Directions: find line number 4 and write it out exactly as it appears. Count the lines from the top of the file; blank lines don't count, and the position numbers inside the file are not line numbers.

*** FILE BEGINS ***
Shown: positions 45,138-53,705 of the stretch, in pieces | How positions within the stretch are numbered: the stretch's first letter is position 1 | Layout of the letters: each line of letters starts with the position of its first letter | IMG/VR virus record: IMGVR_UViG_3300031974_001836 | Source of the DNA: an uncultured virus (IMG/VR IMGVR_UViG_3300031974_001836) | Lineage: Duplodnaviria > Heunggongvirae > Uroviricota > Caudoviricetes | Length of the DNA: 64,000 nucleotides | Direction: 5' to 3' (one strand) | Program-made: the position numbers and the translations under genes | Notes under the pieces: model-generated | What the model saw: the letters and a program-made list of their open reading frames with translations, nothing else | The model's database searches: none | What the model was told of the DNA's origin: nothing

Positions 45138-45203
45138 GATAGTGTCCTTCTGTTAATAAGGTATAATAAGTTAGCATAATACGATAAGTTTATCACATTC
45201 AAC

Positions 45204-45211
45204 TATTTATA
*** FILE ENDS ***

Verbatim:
45201 AAC